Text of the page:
New data out of China suggest that 75% of coronavirus patients who were originally classified as asymptomatic went on to develop symptoms of the virus.
The new data, revealed Friday by World Health Organization epidemiologist Maria Van Kerkhove at a Geneva news conference, indicates the difficulty of identifying and tracking asymptomatic patients. It also comes as Chinese data on the coronavirus are being questioned for their accuracy.
Kerkhove urged countries compiling data to separate out those cases of patients who are truly asymptomatic and never go on to develop the virus from those patients who are “pre-symptomatic” — at first having no symptoms and then later developing symptoms of the virus.
Asymptomatic coronavirus patients are infected with the virus and can transmit it to others but have no symptoms of the disease. Identifying and isolating those patients is important to stopping the spread of the disease, according to health officials.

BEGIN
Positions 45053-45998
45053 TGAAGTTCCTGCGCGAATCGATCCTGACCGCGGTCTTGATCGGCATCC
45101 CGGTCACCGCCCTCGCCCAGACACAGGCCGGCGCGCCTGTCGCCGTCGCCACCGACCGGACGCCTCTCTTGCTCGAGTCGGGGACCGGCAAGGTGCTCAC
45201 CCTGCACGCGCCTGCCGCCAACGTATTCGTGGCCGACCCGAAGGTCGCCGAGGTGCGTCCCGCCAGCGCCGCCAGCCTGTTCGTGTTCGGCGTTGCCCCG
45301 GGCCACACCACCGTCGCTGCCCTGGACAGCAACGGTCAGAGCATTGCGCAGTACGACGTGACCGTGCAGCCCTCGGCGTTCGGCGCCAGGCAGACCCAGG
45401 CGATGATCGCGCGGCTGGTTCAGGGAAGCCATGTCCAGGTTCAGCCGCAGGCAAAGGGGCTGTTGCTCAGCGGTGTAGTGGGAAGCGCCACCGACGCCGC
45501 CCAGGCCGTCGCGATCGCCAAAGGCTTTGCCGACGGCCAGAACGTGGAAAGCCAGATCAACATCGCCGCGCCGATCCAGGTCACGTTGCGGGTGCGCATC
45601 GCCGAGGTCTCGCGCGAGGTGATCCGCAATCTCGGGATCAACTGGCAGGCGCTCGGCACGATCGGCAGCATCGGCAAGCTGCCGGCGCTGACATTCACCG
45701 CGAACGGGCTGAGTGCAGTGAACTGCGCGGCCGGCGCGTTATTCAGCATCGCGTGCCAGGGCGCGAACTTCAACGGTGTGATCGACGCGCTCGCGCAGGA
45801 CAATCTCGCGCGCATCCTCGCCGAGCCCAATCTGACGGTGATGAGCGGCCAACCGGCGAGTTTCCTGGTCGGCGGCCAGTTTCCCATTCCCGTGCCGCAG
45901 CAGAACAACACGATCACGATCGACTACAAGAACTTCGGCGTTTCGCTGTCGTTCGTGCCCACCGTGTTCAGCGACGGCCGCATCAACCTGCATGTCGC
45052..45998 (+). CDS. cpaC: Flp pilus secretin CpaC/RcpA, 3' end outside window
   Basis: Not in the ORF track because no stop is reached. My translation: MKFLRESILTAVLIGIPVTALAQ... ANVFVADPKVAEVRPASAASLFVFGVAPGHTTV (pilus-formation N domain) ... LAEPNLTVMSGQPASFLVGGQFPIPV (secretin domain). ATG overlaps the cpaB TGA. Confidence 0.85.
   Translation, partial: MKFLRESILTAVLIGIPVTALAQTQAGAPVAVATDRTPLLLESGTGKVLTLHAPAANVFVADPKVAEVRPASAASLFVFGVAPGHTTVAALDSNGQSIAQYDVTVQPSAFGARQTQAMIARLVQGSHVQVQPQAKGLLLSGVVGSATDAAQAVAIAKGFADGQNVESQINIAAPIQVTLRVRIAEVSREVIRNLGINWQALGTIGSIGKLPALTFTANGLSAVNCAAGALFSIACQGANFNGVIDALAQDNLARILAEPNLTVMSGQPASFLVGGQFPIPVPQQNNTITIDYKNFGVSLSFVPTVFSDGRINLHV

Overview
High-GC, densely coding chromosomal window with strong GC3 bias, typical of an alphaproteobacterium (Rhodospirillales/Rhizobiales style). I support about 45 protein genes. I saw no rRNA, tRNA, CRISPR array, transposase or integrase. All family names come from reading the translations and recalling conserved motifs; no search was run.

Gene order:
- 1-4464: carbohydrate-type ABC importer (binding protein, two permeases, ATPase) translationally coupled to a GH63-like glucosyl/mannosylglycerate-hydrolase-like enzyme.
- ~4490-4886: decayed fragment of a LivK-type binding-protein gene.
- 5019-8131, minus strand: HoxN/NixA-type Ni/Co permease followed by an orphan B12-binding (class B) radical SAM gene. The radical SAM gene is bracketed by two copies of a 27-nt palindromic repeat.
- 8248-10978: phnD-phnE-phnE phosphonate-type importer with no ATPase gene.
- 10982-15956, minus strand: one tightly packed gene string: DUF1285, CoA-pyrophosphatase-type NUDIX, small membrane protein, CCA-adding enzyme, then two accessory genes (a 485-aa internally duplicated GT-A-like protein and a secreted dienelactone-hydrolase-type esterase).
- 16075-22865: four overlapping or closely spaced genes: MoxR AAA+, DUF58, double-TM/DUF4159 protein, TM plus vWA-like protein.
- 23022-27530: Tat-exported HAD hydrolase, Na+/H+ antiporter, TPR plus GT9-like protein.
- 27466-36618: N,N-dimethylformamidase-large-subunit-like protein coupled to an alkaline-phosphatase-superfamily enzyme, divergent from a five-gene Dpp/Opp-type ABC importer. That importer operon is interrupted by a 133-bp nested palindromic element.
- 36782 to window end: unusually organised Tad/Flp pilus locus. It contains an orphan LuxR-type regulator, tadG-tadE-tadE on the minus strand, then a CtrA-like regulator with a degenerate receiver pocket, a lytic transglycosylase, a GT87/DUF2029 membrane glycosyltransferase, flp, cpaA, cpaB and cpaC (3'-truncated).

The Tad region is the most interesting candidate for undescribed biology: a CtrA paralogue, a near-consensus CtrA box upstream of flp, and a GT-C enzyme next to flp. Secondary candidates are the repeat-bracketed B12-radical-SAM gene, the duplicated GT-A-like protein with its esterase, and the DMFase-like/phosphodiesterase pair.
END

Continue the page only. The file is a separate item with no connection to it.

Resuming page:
Earlier this week, China released data for the first time on its asymptomatic cases and said it would start including those cases in its official coronavirus count. China had previously excluded those cases from its official public count, leading to incomplete data about the total number of people infected in the country.
U.S. intelligence officials told U.S. media outlets this week that the intelligence community believed China’s public reporting on coronavirus case numbers and deaths was intentionally incomplete.
WHO Health Emergencies Program Executive Director Michael Ryan defended China on Friday against accusations that it was untrustworthy.
“We need to recognize that systems under pressure find it hard to share everything on a minute-to-minute basis,” he said.
On Wednesday, U.S. President Donald Trump said of China’s data reporting, “Their numbers seem to be a little bit on the light side, and I’m being nice when I say that.”